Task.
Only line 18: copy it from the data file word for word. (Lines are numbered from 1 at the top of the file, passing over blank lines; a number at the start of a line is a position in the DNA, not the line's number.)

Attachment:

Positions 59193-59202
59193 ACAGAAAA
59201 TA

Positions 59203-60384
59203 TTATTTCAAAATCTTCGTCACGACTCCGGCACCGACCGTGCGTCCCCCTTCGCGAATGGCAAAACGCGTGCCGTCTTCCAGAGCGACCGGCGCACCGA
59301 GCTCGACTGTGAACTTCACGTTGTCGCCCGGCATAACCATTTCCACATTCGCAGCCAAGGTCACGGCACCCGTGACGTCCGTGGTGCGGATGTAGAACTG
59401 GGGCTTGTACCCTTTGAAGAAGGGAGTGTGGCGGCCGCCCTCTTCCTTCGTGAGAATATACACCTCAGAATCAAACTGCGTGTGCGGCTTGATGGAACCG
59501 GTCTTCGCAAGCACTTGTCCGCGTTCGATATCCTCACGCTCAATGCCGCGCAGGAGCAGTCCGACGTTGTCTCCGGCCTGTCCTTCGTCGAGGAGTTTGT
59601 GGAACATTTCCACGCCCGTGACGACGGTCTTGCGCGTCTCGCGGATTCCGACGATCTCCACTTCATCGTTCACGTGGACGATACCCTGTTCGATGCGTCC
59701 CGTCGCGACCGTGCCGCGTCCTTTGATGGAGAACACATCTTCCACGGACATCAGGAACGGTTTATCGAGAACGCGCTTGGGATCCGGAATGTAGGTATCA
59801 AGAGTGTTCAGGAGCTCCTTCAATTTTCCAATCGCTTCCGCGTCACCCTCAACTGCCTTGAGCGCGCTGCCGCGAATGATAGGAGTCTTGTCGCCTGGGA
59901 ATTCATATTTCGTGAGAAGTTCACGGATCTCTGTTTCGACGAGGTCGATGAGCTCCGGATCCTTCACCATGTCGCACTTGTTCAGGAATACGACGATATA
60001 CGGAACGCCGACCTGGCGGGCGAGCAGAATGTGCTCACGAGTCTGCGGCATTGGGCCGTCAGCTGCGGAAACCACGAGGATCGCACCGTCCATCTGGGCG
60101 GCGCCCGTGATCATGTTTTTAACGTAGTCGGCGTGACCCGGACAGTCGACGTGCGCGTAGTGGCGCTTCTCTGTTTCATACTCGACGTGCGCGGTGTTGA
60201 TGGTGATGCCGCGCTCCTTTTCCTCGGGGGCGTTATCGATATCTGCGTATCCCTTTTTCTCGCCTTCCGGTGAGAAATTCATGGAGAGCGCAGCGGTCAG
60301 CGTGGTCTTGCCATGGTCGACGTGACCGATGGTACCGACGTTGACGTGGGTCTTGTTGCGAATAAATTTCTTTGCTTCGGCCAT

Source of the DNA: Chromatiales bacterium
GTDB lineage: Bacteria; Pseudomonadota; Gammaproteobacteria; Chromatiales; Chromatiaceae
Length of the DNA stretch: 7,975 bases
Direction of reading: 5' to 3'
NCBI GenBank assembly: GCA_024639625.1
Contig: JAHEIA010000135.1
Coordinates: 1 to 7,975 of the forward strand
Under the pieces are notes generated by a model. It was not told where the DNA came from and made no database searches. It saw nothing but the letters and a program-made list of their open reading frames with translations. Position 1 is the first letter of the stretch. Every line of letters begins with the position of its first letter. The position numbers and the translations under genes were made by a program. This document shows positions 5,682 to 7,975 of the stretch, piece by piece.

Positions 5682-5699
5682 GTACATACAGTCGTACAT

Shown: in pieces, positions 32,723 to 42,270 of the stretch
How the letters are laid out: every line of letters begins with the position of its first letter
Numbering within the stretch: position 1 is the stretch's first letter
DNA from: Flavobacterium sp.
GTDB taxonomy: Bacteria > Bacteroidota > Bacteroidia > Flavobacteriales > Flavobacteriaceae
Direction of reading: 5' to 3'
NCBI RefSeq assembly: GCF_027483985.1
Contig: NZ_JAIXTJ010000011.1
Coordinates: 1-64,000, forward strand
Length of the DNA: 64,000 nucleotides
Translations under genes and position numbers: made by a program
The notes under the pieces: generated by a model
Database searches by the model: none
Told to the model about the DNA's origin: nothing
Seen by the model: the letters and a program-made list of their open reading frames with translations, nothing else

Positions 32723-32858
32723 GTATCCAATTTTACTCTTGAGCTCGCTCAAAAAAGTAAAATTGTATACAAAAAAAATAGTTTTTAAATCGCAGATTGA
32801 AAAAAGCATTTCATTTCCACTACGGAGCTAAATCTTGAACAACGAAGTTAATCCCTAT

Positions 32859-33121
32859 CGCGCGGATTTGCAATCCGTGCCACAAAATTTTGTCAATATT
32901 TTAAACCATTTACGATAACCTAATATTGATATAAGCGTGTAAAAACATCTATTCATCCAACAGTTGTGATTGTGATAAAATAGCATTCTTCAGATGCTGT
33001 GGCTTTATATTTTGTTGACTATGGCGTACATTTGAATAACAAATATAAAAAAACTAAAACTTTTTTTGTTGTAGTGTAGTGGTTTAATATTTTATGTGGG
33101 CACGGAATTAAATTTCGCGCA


GTDB lineage: Bacteria; Pseudomonadota; Gammaproteobacteria; Chromatiales; Chromatiaceae